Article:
Burmese police detained two journalists working for Turkey’s state broadcaster TRT and their interpreter and driver on Friday for flying a drone near the Parliament compound, amid tension between the two countries over the Rohingya crisis.
The journalists — Lau Hon Meng from Singapore and Mok Choy Lin from Malaysia — were being questioned at a police station in the capital Naypyidaw after being detained in the morning, a local police officer told Reuters.
About 25 police staged an evening raid on the Yangon house of their Burmese interpreter, well-known local reporter Aung Naing Soe, seizing his computer memory sticks and searching his documents.
More than 600,000 Rohingya Muslims have fled majority-Buddhist Burma for neighbouring Bangladesh since security forces responded to Rohingya militants’ attacks on 25 August by launching a crackdown.
In early September, Turkish President Tayyip Erdogan said the death of the Rohingya in Burma constituted a “genocide” aimed at Muslim communities in the region.
Shwe Thaung, an officer from the Naypyidaw police station No. 1, where the four were being detained, confirmed the basic facts of the incident but declined to elaborate, including on whether any charges had been filed, citing an ongoing investigation.
“We are still investigating and can’t say more than that,” Shwe Thaung said.
Burmese state broadcaster MRTV said the journalists did not have permission to film the Parliament with a drone. It showed their journalist visas and said the Ministry of Foreign Affairs had informed the Singaporean and Malaysian embassies about the matter.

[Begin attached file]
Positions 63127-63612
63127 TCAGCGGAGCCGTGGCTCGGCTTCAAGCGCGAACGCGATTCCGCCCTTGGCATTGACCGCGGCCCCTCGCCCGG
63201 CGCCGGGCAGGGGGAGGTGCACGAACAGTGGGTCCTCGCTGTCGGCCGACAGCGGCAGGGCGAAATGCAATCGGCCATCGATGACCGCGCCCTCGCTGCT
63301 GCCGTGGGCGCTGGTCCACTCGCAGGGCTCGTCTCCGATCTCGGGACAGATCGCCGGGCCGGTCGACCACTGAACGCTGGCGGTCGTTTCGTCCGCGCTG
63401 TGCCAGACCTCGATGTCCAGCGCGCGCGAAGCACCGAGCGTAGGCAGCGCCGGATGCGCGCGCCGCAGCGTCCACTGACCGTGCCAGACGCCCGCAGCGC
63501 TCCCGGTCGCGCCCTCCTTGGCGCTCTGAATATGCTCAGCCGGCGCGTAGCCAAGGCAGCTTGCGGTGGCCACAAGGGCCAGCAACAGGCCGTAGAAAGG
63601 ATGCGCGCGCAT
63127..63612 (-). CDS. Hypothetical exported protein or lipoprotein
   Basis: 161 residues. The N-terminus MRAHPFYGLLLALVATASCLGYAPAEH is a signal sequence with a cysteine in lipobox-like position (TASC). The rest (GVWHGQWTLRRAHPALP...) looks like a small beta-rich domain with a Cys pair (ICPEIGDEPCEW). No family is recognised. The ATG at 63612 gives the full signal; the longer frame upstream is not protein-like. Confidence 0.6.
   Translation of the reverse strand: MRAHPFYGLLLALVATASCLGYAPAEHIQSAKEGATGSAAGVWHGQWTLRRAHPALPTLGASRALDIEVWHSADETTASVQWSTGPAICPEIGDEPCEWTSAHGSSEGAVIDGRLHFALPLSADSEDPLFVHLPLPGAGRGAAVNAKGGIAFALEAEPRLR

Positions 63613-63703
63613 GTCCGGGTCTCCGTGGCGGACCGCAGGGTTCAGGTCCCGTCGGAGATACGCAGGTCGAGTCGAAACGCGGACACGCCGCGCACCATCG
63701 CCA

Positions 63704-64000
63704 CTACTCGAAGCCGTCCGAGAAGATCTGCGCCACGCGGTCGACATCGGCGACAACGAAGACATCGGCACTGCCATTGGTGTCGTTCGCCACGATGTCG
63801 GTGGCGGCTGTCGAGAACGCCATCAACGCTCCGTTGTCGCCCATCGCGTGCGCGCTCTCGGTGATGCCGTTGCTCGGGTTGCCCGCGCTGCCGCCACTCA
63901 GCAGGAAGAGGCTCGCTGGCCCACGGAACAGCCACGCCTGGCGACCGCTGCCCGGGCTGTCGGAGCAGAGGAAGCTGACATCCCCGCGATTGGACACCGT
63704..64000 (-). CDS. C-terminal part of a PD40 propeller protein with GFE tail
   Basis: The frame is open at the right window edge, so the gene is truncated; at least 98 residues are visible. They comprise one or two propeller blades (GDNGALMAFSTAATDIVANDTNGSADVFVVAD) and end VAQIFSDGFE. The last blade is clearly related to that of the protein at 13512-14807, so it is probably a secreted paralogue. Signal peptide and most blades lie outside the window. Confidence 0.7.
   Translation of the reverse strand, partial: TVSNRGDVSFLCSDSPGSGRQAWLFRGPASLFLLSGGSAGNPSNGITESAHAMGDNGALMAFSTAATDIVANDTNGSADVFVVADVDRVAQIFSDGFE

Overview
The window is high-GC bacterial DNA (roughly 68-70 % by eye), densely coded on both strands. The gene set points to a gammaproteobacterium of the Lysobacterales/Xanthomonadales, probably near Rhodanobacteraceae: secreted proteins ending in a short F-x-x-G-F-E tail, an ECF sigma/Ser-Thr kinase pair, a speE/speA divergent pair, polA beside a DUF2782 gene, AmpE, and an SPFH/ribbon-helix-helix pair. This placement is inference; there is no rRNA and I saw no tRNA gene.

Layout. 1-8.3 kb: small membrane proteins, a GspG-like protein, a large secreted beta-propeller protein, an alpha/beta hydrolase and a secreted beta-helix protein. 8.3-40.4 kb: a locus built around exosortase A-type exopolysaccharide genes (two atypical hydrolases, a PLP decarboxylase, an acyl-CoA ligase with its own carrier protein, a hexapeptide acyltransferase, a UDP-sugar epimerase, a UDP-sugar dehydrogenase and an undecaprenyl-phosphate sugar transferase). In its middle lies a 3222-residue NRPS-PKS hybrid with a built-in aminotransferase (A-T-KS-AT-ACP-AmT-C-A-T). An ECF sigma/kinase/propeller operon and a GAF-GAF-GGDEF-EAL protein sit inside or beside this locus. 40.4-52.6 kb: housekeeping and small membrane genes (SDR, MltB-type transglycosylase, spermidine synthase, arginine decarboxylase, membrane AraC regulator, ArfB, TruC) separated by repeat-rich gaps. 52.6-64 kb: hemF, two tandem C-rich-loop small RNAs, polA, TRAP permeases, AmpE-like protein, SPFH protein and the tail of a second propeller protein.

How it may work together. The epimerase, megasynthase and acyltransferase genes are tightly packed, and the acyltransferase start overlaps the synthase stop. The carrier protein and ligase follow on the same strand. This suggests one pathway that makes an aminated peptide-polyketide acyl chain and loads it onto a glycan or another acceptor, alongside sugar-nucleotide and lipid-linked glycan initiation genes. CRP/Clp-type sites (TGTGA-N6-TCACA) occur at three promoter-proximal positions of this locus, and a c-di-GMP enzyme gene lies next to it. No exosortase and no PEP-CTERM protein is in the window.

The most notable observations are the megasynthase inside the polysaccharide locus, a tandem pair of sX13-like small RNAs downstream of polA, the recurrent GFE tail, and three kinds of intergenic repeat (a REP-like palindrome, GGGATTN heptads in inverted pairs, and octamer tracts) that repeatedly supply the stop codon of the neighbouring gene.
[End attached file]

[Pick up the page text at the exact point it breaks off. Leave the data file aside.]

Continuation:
Turkish state broadcaster TRT could not immediately be reached for comment.
Several journalists in Burma have been arrested this year, leading rights groups to warn that the gains made in press freedom since the end of military rule risk being reversed under the rule of national leader Aung San Suu Kyi.
Local journalist Aung Naing Soe has worked with many international media on the country’s transition to democracy after nearly five decades of military dictatorship.
His mother Thandar told Reuters police searched the house for computers and papers and asked for identification documents, and took Aung Naing Soe’s memory sticks. The police also tried but failed to open his computer, she said.
“I asked them to show me the search warrant. But the police said they didn’t need to do that because they were not searching for drugs,” Thandar said.
An administrator from Yangon’s Mingalar Taung Nyunt district, Ye Win Tun, who took part in the raid, confirmed that the police did not have a warrant but also said they did not need one.
“The search warrant would be necessary if they were searching for drugs or illegal card games, but in this instance it’s OK if the local administrator is there,” said Ye Win Tun.
He said the search lasted two hours and was carried out by the district police chief, township police officer, immigration officer, police special branch and several police officers, a total of about 25 people.